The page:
Joanne Hsu (pronounced “shoo”) is a principal economist in the Division of Research and Statistics at the Federal Reserve Board of Governors, where she is part of the team responsible for administering and disseminating the Survey of Consumer Finances, as well as a visiting professor at the Department of Economics, Howard University. Her research is primarily in the fields of household finance, labor economics, and survey methods, and has been published in journals including the American Economic Review, Review of Financial Studies, and Journal of Human Resources. Her work currently focuses on financial sophistication, cognitive decline, and household experiences with debt, using a combination of detailed surveys and large-scale administrative data. She completed her PhD in economics at the University of Michigan and her AB in economics and international relations at Brown University.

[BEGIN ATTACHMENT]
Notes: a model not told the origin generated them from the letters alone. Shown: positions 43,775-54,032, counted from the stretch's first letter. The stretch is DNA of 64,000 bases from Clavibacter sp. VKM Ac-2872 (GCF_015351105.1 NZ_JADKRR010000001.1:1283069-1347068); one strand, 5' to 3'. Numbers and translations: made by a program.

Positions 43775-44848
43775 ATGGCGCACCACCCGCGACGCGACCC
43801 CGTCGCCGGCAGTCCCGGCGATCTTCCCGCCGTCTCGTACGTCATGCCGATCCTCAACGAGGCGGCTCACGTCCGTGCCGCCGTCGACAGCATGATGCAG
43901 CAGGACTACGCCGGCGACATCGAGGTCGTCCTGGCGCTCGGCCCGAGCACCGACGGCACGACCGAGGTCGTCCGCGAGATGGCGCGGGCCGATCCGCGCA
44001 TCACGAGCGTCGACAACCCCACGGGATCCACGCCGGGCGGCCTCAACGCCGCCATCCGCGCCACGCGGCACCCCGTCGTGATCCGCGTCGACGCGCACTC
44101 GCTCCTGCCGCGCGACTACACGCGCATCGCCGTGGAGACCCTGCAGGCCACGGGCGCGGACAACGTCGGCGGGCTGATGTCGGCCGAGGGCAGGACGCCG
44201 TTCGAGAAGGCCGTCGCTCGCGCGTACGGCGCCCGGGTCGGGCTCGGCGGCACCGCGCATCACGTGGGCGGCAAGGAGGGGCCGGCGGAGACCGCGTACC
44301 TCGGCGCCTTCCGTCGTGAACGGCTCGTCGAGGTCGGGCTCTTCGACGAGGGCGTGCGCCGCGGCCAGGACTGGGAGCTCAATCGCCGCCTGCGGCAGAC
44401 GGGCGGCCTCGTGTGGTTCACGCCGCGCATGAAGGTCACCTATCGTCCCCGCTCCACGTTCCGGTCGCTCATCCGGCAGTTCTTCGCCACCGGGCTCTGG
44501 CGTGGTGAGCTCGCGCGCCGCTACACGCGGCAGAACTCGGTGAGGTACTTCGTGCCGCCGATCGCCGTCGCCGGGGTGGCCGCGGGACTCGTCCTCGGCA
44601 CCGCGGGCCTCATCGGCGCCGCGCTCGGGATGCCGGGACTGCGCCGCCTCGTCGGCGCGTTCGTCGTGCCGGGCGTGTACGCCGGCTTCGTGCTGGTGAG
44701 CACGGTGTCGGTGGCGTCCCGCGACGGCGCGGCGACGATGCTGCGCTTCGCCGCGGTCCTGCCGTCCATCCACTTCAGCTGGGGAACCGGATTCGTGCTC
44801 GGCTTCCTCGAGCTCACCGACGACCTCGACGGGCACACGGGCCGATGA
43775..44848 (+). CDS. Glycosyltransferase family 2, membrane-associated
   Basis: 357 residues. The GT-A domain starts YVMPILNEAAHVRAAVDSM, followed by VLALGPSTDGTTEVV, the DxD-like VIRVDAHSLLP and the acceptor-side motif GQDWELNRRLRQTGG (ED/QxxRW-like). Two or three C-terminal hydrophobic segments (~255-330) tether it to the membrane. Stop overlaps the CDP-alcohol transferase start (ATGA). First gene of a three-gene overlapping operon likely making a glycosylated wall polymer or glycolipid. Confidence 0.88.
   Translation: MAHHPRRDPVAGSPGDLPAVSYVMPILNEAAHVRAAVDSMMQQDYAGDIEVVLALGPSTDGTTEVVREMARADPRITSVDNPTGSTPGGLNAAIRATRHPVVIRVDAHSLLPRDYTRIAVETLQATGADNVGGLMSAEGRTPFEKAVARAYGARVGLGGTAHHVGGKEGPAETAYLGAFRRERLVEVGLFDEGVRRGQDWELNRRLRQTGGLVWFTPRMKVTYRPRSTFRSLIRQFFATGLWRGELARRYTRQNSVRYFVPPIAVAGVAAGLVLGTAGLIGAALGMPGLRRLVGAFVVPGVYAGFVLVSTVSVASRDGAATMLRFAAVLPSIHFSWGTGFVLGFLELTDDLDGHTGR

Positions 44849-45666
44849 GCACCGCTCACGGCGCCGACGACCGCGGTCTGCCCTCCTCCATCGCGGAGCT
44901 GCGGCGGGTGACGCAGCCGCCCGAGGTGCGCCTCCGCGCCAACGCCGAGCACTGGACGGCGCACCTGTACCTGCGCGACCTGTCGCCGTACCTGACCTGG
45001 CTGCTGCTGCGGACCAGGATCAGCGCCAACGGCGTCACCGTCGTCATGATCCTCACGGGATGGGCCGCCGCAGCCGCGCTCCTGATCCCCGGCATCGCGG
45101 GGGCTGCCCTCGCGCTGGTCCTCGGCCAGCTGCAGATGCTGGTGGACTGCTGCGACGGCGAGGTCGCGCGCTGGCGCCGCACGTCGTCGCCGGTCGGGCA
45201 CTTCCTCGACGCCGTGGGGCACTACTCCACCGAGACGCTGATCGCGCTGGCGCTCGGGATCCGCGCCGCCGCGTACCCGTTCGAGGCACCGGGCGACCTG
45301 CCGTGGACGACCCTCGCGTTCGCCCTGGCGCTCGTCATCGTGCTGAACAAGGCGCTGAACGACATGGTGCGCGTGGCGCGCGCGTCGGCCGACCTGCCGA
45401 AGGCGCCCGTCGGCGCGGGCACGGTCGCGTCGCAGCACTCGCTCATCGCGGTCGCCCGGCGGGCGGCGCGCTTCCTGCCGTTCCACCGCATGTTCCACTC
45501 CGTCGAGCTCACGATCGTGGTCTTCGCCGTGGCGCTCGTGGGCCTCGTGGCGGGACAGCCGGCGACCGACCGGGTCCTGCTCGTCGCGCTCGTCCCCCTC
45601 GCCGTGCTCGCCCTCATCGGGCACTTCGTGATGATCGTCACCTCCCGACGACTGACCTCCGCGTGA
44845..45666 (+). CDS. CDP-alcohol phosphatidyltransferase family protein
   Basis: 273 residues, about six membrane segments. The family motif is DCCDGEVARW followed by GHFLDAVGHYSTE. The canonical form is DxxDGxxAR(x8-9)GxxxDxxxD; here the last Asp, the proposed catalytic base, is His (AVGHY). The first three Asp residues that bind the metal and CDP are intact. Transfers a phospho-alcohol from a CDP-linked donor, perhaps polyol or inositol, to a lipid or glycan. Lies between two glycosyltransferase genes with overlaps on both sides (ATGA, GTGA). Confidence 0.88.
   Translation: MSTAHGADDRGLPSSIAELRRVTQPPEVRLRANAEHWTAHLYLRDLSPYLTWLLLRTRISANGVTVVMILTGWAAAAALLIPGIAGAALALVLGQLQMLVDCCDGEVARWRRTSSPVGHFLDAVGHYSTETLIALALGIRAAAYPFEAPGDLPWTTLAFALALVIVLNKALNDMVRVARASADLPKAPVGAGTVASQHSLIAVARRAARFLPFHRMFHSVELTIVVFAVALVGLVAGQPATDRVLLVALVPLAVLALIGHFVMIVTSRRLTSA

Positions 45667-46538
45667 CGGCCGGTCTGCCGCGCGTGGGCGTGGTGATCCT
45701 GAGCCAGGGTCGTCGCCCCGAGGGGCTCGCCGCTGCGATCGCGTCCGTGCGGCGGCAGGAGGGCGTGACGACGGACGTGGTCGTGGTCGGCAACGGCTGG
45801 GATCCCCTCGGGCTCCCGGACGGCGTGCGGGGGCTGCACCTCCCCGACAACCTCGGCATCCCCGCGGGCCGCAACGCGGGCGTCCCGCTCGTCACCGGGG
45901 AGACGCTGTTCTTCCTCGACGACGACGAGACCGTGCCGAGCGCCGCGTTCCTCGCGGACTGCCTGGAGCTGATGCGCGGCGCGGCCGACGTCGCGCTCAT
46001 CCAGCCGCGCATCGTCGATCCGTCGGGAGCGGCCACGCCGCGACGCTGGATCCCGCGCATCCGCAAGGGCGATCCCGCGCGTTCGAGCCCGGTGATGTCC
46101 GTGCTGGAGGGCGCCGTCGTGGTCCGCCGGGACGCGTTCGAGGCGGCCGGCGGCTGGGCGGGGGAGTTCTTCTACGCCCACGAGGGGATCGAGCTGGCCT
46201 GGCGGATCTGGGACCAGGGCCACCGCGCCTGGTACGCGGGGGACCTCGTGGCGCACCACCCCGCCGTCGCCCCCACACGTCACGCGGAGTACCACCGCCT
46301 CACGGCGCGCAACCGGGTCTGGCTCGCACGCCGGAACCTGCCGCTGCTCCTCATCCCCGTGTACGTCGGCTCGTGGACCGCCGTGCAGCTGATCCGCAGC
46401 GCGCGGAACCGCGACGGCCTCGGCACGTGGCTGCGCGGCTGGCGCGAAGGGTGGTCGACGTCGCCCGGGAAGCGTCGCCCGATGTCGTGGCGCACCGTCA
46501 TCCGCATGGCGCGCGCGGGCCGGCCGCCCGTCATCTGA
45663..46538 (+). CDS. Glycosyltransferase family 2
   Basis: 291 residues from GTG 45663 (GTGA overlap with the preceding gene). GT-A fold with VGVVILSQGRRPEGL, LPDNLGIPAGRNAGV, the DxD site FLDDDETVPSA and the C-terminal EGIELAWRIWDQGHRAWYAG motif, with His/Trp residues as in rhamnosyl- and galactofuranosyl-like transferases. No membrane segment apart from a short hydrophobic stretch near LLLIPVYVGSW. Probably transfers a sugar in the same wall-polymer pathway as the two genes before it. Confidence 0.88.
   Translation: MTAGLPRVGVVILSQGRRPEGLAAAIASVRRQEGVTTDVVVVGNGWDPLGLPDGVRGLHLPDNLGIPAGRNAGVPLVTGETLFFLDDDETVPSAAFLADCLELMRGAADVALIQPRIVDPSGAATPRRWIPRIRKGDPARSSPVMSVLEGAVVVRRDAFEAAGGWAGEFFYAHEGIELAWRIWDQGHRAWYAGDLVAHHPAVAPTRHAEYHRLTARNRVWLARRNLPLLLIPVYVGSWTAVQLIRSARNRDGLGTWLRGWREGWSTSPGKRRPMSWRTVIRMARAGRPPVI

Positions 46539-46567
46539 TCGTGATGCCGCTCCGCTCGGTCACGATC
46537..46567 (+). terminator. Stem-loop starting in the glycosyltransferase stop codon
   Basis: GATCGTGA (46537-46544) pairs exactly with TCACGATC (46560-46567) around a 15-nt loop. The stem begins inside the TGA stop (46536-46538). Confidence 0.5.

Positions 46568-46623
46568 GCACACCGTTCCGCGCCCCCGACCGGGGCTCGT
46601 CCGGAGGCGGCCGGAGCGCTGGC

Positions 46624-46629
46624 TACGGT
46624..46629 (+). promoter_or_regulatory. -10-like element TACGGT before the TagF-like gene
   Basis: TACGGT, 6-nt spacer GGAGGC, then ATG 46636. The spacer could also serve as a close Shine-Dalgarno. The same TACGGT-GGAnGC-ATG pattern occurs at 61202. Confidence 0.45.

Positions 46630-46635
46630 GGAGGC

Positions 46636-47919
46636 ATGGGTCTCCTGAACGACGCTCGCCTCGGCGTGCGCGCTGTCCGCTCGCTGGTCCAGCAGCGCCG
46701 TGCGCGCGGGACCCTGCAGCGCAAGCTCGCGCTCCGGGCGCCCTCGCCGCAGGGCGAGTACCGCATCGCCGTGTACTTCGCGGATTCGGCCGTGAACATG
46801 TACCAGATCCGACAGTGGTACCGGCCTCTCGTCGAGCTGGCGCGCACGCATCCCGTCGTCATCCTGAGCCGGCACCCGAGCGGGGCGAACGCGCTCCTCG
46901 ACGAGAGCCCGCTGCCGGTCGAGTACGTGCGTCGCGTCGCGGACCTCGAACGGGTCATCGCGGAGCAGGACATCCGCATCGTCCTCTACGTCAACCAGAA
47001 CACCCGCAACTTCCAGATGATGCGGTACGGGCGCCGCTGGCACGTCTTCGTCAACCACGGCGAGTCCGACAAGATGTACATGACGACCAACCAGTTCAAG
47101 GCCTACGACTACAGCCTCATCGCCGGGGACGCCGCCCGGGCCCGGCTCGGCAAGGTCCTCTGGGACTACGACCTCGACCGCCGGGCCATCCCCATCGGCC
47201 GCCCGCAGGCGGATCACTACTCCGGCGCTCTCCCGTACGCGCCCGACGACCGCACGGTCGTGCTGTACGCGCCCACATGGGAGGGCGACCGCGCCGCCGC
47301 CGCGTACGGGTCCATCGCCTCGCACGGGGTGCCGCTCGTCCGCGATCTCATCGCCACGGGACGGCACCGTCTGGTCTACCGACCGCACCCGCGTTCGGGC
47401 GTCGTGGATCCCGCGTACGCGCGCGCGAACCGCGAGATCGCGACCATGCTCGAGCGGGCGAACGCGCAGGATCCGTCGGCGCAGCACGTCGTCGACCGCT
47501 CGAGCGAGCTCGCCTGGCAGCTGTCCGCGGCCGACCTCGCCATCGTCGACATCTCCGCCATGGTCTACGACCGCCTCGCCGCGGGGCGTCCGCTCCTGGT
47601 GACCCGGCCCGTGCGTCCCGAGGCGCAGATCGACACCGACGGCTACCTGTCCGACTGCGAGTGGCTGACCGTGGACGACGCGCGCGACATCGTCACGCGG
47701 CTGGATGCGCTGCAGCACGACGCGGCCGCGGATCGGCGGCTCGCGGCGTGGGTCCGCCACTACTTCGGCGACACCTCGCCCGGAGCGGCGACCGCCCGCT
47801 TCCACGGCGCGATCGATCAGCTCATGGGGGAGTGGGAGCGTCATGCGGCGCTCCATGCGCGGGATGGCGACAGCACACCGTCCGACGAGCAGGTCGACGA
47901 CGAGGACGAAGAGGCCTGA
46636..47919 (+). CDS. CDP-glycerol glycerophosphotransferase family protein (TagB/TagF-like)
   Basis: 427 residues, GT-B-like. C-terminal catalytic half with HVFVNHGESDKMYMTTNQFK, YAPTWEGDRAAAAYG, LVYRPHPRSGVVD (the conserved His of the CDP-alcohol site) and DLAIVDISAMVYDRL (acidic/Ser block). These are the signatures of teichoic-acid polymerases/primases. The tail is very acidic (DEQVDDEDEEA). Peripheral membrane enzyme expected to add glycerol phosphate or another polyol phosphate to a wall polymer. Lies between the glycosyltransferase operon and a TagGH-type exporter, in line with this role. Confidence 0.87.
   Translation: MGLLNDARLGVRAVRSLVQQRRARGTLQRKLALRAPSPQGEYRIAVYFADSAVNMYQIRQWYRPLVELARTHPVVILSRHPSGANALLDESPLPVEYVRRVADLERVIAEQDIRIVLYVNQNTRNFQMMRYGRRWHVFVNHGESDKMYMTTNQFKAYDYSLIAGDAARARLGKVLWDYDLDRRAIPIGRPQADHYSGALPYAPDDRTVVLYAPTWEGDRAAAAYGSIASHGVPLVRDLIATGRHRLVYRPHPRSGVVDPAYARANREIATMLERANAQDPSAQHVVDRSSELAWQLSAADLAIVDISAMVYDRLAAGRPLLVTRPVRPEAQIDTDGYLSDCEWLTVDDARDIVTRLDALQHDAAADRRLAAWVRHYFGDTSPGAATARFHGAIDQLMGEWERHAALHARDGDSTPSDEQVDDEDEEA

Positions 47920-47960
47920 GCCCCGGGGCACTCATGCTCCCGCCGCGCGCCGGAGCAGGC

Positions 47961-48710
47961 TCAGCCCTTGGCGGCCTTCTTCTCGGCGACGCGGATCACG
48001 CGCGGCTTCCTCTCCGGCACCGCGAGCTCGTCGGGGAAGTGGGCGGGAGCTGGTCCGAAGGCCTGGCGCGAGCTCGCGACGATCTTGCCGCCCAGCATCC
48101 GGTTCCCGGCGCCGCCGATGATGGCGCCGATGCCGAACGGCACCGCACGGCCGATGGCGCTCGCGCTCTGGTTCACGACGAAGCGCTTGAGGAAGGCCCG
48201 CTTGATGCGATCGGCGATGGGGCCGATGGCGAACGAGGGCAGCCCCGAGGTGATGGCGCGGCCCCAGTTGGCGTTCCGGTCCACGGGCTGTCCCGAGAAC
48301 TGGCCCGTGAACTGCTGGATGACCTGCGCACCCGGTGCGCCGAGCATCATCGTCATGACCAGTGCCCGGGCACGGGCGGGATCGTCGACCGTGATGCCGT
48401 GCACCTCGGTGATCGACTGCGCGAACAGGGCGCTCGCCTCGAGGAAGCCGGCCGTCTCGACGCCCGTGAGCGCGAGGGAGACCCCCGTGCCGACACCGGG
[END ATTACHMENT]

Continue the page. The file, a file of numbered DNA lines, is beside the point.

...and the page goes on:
Alzheimer’s Disease and Related Dementias (ADRD) are medical conditions characterized by deteriorating cognitive functions that are estimated to impact nearly 12 million older Americans by 2050. ADRD impedes independence in daily activities through symptoms including difficulties with memory and attention span, impaired judgement, and changing risk preferences. Concerningly, many of these symptoms pose a threat to financial well-being. Indeed, medical research has shown that financial decision-making is one of the earliest functional capacities to be lost under ADRD. Our research examines patterns of adverse financial behavior before and after an ADRD diagnosis using a novel linkage of large-scale financial data and health data. We find that ADRD is associated with adverse financial events that emerge years prior to clinical diagnosis.